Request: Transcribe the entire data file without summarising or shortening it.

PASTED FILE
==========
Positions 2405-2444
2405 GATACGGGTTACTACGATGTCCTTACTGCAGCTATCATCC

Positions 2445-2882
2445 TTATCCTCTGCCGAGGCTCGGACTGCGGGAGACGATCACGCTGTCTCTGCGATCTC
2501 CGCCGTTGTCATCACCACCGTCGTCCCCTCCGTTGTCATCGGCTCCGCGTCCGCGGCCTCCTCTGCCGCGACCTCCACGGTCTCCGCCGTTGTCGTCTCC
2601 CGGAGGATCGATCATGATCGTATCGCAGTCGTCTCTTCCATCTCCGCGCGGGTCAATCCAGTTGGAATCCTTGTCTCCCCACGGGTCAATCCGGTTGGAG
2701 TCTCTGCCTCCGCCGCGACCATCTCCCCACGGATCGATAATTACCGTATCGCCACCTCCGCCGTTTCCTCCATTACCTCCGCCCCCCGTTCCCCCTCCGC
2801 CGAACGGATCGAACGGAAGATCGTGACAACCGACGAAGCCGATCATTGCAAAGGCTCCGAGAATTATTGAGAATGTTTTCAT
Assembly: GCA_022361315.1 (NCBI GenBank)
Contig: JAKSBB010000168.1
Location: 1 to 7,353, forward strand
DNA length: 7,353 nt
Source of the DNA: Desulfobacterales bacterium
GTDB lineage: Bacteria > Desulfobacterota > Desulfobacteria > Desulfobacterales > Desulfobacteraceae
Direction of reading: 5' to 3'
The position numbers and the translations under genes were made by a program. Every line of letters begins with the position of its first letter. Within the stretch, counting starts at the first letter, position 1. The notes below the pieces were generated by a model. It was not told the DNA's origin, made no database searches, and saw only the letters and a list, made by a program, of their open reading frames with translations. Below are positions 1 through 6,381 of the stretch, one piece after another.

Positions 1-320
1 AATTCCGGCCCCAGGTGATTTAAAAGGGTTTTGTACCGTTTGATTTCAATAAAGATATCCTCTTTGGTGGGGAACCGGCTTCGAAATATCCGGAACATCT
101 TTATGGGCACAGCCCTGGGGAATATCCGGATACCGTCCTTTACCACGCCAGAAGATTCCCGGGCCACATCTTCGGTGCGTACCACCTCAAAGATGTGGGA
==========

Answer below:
Positions 2405-2444
2405 GATACGGGTTACTACGATGTCCTTACTGCAGCTATCATCC

Positions 2445-2882
2445 TTATCCTCTGCCGAGGCTCGGACTGCGGGAGACGATCACGCTGTCTCTGCGATCTC
2501 CGCCGTTGTCATCACCACCGTCGTCCCCTCCGTTGTCATCGGCTCCGCGTCCGCGGCCTCCTCTGCCGCGACCTCCACGGTCTCCGCCGTTGTCGTCTCC
2601 CGGAGGATCGATCATGATCGTATCGCAGTCGTCTCTTCCATCTCCGCGCGGGTCAATCCAGTTGGAATCCTTGTCTCCCCACGGGTCAATCCGGTTGGAG
2701 TCTCTGCCTCCGCCGCGACCATCTCCCCACGGATCGATAATTACCGTATCGCCACCTCCGCCGTTTCCTCCATTACCTCCGCCCCCCGTTCCCCCTCCGC
2801 CGAACGGATCGAACGGAAGATCGTGACAACCGACGAAGCCGATCATTGCAAAGGCTCCGAGAATTATTGAGAATGTTTTCAT
Assembly: GCA_022361315.1 (NCBI GenBank)
Contig: JAKSBB010000168.1
Location: 1 to 7,353, forward strand
DNA length: 7,353 nt
Source of the DNA: Desulfobacterales bacterium
GTDB lineage: Bacteria > Desulfobacterota > Desulfobacteria > Desulfobacterales > Desulfobacteraceae
Direction of reading: 5' to 3'
The position numbers and the translations under genes were made by a program. Every line of letters begins with the position of its first letter. Within the stretch, counting starts at the first letter, position 1. The notes below the pieces were generated by a model. It was not told the DNA's origin, made no database searches, and saw only the letters and a list, made by a program, of their open reading frames with translations. Below are positions 1 through 6,381 of the stretch, one piece after another.

Positions 1-320
1 AATTCCGGCCCCAGGTGATTTAAAAGGGTTTTGTACCGTTTGATTTCAATAAAGATATCCTCTTTGGTGGGGAACCGGCTTCGAAATATCCGGAACATCT
101 TTATGGGCACAGCCCTGGGGAATATCCGGATACCGTCCTTTACCACGCCAGAAGATTCCCGGGCCACATCTTCGGTGCGTACCACCTCAAAGATGTGGGA